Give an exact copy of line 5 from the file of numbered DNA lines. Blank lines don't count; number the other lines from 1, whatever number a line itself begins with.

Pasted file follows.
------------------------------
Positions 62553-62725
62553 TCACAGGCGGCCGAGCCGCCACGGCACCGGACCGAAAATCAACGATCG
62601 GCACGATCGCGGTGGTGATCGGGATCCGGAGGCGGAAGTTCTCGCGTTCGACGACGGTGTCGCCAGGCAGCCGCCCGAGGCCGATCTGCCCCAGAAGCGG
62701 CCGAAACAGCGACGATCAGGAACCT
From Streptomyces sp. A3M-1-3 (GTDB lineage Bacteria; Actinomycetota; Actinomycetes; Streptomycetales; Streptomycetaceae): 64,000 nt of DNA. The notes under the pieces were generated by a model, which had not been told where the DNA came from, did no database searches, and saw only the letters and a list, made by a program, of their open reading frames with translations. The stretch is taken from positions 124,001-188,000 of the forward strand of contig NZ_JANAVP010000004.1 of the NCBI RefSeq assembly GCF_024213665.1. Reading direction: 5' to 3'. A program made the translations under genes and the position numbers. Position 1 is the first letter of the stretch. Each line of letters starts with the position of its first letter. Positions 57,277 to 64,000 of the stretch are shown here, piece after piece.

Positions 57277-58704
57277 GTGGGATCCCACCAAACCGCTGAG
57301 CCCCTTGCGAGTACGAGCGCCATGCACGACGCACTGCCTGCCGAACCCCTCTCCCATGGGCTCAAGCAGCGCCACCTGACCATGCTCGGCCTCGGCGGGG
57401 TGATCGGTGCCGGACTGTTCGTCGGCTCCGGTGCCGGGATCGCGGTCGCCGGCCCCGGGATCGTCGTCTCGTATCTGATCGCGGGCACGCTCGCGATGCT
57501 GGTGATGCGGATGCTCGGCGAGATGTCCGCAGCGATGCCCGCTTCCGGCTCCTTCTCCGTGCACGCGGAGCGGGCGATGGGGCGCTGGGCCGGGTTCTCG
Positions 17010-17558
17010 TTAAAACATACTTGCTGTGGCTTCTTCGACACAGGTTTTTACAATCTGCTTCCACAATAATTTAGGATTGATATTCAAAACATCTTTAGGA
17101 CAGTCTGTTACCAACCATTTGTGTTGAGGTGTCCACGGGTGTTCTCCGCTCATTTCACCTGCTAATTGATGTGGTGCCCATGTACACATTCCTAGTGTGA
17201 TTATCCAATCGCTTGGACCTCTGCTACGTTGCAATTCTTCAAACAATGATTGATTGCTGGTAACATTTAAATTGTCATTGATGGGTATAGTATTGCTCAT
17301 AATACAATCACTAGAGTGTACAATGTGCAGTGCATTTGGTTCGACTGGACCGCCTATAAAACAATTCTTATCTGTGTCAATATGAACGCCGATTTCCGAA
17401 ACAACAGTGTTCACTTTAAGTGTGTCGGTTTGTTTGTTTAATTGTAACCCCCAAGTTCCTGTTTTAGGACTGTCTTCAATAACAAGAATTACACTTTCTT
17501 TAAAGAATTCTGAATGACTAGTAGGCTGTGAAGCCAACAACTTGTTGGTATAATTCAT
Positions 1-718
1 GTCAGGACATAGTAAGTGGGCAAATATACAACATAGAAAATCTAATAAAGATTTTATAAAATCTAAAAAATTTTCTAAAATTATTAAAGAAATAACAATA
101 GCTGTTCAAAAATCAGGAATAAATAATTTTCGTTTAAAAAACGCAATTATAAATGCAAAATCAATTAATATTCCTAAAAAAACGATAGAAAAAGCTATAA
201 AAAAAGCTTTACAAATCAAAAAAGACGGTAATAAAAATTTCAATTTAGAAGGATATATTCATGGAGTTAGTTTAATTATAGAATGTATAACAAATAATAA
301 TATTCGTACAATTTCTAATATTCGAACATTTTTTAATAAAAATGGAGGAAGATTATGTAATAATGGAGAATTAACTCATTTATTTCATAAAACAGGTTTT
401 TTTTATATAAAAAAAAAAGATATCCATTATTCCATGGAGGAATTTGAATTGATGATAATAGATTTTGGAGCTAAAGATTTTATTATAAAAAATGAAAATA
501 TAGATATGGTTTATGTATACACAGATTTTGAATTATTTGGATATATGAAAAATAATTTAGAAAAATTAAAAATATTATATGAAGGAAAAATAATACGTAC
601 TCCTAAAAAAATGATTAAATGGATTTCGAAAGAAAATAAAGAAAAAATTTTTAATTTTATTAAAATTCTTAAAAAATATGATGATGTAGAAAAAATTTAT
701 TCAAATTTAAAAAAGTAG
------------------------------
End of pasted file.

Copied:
From Streptomyces sp. A3M-1-3 (GTDB lineage Bacteria; Actinomycetota; Actinomycetes; Streptomycetales; Streptomycetaceae): 64,000 nt of DNA. The notes under the pieces were generated by a model, which had not been told where the DNA came from, did no database searches, and saw only the letters and a list, made by a program, of their open reading frames with translations. The stretch is taken from positions 124,001-188,000 of the forward strand of contig NZ_JANAVP010000004.1 of the NCBI RefSeq assembly GCF_024213665.1. Reading direction: 5' to 3'. A program made the translations under genes and the position numbers. Position 1 is the first letter of the stretch. Each line of letters starts with the position of its first letter. Positions 57,277 to 64,000 of the stretch are shown here, piece after piece.